A controversial law which scrapped graft cases against Asif Ali Zardari and his key allies expired on Saturday, but the President felt it will not affect him as the Constitution provides "indemnity" to the person holding the top post in the country.
"According to our legal team, the President has indemnity and (his) eligibility cannot be challenged now," Zardari said hours before the lapse of the National Reconciliation Ordinance (NRO), which was issued by former military ruler Pervez Musharraf two years ago.
In an order issued in July, the Supreme Court had said the NRO would lapse on November 28 if the government did not get it ratified by Parliament.
The PPP-led government was forced to abandon plans to get the law endorsed by parliament due to pressure from political parties.
Under the ordinance promulgated by Musharraf on October 5, 2007 -- a day before the presidential polls which he swept -- in an apparent gesture of reconciliation with political parties, graft cases against ex-premier Benazir Bhutto, who was assassinated two months later, her husband Zardari and many other politicians were quashed. The PPP won subsequent elections in February 2008, restoring civilian rule.
Zardari's critics have been saying that corruption cases quashed under the NRO would be reopened after the law expires.
However, the beleaguered President's supporters in the ruling PPP have said cases scrapped under the NRO are "past and closed transactions" and Zardari cannot be prosecuted as long as he is President.
Zardari said in an interview with a TV news channel that his eligibility as a candidate for the post of President was not challenged even by his opponents in last year's presidential election.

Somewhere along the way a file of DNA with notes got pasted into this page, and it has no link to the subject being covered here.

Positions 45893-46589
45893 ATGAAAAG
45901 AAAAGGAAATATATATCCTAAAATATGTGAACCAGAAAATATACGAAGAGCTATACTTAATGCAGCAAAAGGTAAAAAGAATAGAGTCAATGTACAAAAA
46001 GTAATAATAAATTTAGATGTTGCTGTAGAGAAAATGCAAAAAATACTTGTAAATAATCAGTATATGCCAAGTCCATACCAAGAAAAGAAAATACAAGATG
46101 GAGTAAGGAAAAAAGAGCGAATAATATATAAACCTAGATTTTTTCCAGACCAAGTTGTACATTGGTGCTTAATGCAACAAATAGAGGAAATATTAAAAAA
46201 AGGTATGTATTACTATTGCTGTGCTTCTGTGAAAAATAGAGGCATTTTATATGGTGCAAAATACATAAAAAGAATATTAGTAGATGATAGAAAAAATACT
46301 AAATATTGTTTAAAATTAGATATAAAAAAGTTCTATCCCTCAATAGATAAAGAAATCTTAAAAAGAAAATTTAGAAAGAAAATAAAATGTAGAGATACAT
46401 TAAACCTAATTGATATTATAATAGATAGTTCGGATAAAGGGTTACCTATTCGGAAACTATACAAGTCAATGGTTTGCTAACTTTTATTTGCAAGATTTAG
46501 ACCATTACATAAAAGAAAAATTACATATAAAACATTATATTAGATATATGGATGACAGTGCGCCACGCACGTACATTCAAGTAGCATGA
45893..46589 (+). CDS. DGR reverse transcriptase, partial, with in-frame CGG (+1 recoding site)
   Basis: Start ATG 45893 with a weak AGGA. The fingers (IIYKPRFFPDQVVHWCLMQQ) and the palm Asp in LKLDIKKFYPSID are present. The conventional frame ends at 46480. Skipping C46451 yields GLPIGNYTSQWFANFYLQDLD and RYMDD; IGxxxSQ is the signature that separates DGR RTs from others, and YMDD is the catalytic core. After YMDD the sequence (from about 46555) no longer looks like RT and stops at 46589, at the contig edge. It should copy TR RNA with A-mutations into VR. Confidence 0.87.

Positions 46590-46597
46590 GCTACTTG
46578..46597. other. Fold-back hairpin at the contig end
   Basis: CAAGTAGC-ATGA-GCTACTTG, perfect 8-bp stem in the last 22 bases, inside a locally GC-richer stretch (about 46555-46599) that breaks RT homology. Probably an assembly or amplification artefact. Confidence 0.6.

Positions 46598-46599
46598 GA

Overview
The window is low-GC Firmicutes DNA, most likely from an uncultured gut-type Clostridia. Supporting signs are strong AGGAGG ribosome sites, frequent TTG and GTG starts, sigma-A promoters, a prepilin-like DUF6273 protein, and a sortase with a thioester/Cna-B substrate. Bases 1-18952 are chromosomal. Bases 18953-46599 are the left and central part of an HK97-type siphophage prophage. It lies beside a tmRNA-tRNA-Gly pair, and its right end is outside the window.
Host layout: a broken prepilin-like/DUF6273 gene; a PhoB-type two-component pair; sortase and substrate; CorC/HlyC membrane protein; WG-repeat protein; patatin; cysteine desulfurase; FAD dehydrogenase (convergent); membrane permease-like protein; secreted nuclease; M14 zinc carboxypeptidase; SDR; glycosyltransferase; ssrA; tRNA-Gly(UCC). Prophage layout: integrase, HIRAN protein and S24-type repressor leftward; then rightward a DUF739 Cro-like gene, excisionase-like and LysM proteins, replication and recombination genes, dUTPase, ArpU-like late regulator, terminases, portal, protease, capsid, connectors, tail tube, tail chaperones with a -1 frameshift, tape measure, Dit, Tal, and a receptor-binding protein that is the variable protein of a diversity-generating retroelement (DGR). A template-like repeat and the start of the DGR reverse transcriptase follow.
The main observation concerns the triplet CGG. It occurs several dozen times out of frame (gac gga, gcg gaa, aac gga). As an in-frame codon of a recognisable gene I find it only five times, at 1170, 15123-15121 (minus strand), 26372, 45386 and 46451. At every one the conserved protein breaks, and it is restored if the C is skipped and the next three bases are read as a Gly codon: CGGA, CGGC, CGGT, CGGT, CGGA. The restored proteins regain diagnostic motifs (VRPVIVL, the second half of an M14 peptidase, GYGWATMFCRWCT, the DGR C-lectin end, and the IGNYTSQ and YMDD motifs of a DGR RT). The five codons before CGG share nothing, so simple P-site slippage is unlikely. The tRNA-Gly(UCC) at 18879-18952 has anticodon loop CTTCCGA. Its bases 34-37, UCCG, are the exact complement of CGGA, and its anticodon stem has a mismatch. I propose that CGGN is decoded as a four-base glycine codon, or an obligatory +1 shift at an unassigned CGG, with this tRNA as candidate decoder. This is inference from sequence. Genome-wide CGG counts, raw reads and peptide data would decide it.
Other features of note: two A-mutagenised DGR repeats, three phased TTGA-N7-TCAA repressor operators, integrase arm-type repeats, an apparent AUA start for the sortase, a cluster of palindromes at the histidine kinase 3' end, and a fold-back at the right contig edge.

The President, who yesterday transferred control over Pakistan's nuclear arsenal to Prime Minister Yousuf Raza Gilani, also said he intended to give up his sweeping powers to dismiss the premier, dissolve Parliament and appoint the service chiefs by the end of the year.
The 17th constitutional amendment, which was pushed through by Musharraf to give the President these powers, will be done away with during December, he said.
Such a change cannot be brought about by the President alone and it requires the backing of a two-thirds majority of both houses of parliament, he said.
"Constitution is too serious a business to rush... Changes that have to be made in the Constitution should be unanimous," Zardari said.
"We wanted to abolish the 17th amendment from day one but we wanted to do it through a unanimous decision...," he added.
Replying to a question about the demand for action against Musharraf, Zardari said: "Let the court decide about him."
In response to another question about Pakistan's policy for relations with India, Zardari said he wanted to see a European Union-like bloc comprising Pakistan, China, India and other countries for the socio-economic development of the region.
At the same time, he said, Pakistan with its 170 million people and having all necessary resources, cannot be weakened by anyone if "we are internally strong."
Referring to the war against terrorism, Zardari said the failure of "peace deals" led to the military operations against militants in Swat and Waziristan.
"The war against terrorism is now being considered in Pakistan as its own war," he said.
Replying to a question on reports about secret negotiations between the US and the Taliban, he said: "We are getting this news through the media and Pakistan is not on board (on this issue)."
He also said the US has not provided any evidence to Pakistan about its claims on Afghan Taliban leader Mullah Omar being present in Karachi or Quetta.
Peace in Afghanistan was of vital interest to Pakistan, Zardari added.
The US is thinking of reviewing its policy on drone attacks, which will enable Pakistan to secure drone technology and launch such attacks on its own, he added. PTI